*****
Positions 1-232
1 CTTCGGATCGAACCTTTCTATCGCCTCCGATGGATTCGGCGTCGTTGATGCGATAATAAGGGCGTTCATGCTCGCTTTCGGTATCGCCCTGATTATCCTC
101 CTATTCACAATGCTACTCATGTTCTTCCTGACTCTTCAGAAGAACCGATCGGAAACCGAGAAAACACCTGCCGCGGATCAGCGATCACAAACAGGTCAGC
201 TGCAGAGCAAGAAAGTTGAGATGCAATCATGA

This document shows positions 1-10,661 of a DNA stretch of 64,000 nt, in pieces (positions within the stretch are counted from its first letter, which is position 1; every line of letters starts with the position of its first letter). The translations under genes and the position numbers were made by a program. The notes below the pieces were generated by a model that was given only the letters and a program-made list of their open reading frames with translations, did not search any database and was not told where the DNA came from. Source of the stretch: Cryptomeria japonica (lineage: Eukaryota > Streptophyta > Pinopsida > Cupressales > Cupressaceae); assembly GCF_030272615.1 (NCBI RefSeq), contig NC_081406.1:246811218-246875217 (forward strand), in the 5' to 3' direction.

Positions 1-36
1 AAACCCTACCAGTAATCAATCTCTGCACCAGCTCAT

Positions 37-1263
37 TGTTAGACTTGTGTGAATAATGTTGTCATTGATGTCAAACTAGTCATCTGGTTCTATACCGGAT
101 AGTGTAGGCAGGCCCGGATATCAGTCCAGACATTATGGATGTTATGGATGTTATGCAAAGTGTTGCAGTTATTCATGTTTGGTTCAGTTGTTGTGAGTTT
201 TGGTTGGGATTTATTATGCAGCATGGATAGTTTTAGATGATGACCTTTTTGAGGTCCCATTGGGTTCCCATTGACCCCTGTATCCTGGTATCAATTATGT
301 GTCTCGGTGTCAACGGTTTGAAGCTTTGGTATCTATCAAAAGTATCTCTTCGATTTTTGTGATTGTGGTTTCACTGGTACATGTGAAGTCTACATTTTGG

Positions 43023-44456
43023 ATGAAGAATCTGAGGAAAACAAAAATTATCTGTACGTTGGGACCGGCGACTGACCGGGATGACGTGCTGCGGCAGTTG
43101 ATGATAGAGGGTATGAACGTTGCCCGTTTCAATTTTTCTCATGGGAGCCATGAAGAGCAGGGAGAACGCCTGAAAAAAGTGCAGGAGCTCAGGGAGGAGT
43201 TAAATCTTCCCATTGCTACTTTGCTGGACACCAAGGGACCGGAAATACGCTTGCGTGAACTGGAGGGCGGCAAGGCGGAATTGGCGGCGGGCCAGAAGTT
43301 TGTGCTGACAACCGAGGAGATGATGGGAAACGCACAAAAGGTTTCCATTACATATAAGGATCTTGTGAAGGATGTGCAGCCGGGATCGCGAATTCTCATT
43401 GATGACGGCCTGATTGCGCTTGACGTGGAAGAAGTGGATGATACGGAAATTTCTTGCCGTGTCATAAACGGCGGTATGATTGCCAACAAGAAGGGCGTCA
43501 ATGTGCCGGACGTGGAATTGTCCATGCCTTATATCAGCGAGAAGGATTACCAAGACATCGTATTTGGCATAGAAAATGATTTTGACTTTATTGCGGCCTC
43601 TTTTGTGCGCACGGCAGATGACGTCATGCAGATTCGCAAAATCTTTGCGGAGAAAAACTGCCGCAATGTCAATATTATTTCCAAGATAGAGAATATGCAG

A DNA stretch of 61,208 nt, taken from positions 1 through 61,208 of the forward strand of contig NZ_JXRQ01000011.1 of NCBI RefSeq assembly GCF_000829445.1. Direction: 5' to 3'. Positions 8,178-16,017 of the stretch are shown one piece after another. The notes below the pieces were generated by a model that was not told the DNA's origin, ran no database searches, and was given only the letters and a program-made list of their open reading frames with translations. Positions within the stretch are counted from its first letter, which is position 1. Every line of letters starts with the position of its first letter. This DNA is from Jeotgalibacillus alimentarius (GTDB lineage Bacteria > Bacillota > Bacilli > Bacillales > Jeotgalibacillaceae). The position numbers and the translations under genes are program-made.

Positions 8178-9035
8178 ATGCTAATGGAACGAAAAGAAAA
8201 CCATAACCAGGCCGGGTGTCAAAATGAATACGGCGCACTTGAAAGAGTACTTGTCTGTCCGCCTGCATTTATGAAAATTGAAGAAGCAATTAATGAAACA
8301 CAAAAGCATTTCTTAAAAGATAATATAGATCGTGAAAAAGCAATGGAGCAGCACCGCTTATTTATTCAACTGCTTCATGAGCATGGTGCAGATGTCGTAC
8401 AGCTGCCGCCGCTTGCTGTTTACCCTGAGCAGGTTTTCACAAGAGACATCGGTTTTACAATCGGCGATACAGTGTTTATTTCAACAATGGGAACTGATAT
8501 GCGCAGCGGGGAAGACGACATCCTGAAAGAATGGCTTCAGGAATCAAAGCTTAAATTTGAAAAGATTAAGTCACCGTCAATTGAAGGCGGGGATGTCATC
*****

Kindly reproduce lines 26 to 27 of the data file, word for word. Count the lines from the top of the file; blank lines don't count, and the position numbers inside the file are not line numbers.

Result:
8401 AGCTGCCGCCGCTTGCTGTTTACCCTGAGCAGGTTTTCACAAGAGACATCGGTTTTACAATCGGCGATACAGTGTTTATTTCAACAATGGGAACTGATAT
8501 GCGCAGCGGGGAAGACGACATCCTGAAAGAATGGCTTCAGGAATCAAAGCTTAAATTTGAAAAGATTAAGTCACCGTCAATTGAAGGCGGGGATGTCATC